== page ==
In reflecting on his career at UM, Dr. Magee says he learns something new every day. “There’s a lot of talent in a lot of fields here. It’s a neat mix of smart, committed people from top to bottom. I’ve enjoyed learning throughout my career, and you can learn every day doing this job if you try.” He adds, “The University of Michigan’s had a very deliberate effort at leadership development that includes presentations and courses and that’s given me an opportunity to consistently develop as a leader.” Additionally, Dr. Magee has an active interest in medical student, resident and transplant fellow education.

Magee 4He and his wife Mindy have two daughters, ages 16 and 11, who are active in singing, theater, and dance. This summer, the family took a weeklong whirlwind tour of London and Paris. Their fifth family member is a husky named Journey. The family has a 35-foot sailboat docked in St. Joseph, a city on the shores of Lake Michigan. This summer, they plan to sail to South Haven and back and in a few years hope to sail to Chicago.

Dr. Magee chaired the National Kidney Foundation of Michigan board in 2018-2020 and sees his involvement there as related to his academic focus on looking at how to prevent or modify the course of pediatric liver diseases to prevent the need for transplantation. ”Transplantation is a great therapy but it’s both limited by the number of organ donors and the number of people that need it. One way to fix that problem is to increase the number of donors, which is obviously a big part of what The Alliance does. The other is to prevent the diseases that cause the need for transplantation. One of the principles I was raised with that came from my father was that you should try and prevent disease as the best option.”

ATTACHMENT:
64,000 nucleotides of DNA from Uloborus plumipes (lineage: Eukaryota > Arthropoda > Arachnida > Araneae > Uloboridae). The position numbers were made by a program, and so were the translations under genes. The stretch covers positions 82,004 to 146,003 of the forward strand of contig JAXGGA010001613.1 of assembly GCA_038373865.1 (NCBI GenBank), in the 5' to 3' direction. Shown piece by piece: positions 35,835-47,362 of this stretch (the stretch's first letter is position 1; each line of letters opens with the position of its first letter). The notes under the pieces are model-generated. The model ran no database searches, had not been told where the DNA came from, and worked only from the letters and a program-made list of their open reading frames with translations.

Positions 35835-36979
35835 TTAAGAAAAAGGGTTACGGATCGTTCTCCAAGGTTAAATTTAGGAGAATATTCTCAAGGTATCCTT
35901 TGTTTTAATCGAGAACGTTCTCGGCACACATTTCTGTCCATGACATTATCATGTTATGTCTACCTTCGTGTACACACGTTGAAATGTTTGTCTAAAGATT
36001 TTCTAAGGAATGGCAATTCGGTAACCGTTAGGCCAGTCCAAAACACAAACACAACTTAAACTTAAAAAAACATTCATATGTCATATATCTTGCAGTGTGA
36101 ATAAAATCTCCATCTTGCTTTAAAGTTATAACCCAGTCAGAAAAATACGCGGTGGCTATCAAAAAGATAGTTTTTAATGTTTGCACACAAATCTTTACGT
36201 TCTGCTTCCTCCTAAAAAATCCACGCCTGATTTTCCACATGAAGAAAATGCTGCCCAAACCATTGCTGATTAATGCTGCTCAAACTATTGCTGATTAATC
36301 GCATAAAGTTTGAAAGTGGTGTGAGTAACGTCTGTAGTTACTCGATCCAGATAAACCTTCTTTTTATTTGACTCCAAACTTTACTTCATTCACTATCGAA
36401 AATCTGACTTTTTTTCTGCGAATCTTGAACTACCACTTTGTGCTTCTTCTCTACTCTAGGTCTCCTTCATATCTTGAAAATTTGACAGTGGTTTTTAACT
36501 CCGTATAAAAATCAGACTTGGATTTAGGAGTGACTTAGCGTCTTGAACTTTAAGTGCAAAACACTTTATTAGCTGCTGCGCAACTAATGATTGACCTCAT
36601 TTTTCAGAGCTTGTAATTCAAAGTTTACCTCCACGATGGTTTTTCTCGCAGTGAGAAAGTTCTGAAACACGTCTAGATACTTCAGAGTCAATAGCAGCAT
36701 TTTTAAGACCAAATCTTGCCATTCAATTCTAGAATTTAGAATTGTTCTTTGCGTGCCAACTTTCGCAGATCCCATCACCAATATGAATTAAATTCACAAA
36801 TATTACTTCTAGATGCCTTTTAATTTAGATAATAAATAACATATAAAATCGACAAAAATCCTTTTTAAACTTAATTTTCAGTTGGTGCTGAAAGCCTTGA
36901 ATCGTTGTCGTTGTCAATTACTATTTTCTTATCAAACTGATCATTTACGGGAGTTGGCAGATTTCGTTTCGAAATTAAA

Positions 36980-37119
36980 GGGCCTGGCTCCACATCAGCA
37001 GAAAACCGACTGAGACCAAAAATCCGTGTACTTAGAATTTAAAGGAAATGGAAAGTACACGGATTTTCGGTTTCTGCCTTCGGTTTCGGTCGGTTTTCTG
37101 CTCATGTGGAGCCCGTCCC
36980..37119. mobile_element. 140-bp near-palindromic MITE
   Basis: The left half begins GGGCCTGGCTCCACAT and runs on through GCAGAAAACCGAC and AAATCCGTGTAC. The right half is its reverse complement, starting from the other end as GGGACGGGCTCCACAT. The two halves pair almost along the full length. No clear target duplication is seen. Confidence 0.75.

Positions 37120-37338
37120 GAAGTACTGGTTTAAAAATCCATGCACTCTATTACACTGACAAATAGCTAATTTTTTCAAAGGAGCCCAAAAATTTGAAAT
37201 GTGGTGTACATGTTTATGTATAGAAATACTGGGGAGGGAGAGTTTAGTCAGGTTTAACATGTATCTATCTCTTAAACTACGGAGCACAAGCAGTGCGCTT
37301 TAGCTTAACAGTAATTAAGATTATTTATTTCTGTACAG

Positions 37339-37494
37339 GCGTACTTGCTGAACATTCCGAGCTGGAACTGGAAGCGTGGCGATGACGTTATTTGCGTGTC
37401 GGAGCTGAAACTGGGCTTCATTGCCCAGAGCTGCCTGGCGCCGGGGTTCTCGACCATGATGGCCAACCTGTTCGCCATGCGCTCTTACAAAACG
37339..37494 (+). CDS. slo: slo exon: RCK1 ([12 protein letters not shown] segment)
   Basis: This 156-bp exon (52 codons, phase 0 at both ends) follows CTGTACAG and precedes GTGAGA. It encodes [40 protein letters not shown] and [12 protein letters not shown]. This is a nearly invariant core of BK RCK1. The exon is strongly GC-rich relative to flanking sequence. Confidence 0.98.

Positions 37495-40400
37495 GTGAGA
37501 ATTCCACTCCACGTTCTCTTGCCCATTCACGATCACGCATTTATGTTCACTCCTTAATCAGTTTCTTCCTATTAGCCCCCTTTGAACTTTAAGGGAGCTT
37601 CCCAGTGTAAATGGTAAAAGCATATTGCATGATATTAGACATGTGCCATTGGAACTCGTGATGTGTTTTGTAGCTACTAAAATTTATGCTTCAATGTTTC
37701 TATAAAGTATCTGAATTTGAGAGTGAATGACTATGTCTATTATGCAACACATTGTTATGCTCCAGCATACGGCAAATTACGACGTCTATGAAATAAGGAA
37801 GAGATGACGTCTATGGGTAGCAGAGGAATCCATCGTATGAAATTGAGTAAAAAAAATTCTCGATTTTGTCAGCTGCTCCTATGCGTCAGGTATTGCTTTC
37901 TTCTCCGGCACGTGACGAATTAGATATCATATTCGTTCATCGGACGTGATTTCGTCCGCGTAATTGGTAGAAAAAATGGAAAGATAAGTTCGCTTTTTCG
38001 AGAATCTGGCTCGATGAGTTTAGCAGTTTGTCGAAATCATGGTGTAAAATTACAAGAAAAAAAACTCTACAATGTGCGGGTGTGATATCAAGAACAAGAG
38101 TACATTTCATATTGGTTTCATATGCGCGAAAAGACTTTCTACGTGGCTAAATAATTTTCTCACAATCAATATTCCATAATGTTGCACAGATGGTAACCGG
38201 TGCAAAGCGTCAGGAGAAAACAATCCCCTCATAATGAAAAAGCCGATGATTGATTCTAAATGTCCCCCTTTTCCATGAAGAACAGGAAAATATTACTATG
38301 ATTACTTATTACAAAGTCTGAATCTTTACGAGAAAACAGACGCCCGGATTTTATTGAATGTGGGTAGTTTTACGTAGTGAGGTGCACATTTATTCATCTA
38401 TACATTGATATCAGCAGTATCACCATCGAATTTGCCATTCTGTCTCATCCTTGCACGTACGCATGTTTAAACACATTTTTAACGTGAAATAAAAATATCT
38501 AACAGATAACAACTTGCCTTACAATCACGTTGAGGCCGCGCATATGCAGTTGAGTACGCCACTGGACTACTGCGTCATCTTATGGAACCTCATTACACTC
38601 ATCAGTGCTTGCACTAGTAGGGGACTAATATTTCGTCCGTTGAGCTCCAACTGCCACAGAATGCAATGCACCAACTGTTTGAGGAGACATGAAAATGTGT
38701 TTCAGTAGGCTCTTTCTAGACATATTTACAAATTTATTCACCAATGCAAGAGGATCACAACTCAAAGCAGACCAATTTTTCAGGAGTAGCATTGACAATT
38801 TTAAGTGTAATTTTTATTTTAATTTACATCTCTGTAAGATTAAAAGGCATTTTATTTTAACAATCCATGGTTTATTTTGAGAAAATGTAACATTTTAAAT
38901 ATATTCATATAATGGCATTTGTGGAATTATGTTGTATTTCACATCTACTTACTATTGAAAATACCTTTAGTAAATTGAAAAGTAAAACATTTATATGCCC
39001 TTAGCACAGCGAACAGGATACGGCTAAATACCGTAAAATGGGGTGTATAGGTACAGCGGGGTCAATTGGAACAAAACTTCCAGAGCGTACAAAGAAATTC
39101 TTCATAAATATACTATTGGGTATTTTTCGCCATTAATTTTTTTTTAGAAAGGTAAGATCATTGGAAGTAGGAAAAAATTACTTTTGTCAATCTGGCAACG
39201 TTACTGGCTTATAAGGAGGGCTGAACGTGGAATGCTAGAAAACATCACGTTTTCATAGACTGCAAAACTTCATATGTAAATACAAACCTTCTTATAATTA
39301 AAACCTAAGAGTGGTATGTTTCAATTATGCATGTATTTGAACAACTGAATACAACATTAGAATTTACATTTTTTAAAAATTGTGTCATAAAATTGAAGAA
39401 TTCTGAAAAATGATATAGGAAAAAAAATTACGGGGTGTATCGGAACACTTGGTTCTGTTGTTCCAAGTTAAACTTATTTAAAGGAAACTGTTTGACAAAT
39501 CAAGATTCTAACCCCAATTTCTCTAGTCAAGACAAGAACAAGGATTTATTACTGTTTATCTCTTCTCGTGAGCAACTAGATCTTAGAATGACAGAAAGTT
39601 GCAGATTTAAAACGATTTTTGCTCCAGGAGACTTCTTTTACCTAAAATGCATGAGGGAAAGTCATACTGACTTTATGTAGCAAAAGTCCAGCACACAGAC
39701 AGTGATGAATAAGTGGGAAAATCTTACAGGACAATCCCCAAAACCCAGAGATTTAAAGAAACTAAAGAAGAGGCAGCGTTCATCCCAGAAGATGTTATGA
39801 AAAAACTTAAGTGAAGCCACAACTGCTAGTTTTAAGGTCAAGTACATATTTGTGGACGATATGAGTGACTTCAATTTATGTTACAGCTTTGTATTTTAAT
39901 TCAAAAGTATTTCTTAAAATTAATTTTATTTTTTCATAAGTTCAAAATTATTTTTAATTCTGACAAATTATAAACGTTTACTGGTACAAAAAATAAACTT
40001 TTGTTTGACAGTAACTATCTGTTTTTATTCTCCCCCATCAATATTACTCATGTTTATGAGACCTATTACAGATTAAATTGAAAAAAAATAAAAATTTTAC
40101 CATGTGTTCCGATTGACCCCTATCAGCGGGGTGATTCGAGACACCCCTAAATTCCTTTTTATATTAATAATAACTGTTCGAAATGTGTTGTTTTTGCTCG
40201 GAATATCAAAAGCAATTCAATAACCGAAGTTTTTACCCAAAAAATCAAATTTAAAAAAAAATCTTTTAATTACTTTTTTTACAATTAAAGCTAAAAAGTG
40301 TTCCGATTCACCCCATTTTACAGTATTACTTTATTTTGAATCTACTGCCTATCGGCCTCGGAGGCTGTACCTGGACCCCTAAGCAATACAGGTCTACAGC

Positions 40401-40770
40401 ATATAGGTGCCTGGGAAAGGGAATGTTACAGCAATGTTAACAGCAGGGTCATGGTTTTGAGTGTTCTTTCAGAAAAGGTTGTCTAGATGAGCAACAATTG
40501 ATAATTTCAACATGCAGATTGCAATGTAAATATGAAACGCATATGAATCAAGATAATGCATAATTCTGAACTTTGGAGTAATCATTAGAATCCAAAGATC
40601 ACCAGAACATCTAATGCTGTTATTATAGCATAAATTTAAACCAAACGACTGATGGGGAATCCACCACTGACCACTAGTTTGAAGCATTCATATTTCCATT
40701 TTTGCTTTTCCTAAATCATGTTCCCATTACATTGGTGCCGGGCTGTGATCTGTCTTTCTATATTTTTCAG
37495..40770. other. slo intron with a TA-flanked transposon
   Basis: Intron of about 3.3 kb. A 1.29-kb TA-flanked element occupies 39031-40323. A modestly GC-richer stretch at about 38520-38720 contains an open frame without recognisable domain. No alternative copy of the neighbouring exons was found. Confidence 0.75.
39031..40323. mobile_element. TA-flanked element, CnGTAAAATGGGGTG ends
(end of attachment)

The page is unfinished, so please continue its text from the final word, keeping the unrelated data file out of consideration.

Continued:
Big Thinker Who’s Accessible

Known for being a big-picture thinker that loves to solve problems, Dr. Magee credits an innate sensibility as well as his involvement in national organizations for that approach.

“I’ve always been more fascinated with why,” he says. “There’s a beauty in the why – why does this work or why does this not work? But there’s also the how to make things work. I’ve also had the opportunity to be exposed to people in various fields through my involvement with ASTS, The Alliance, and the Kidney Foundation. I like seeing a problem and then figuring out how to solve it by integrating the right group of people and the right group of assets. And then the strategic decision on when to solve it is a neat, neat thing.”

“The things we’re trying to solve with patient care and the manner in which you solve it in a multidisciplinary manner are the same things we’re trying to do with The Alliance,” he continues. “It’s recognizing there are many perspectives and so many stakeholders. There’s so much untapped talent and The Alliance has done an exceptional job of reaching out to different people and incorporating members from the donation and transplantation ecosystem.”

He’s also known for his accessibility and ability to authentically connect with people which has made him an effective leader both at UM and in the national donation and transplantation community. He credits his parents with teaching him to respect everyone and to look for opportunities to connect with people. “You ought to be able to say hi to people and find out what they like and think about. If you know the troops on the ground, whether they be staff or other physicians or nurses, the fact that you have a connection with them versus like just trying to execute on some to-do list is the sweet spot. It’s a big part of being a doctor, obviously, because you should be accessible to your patients, too.”

U.S. reaches historic milestone of 1 million organ transplants
The Alliance Partners with University of Toledo Transplant and Donation Sciences Program / Foundation for the Science of Human Donation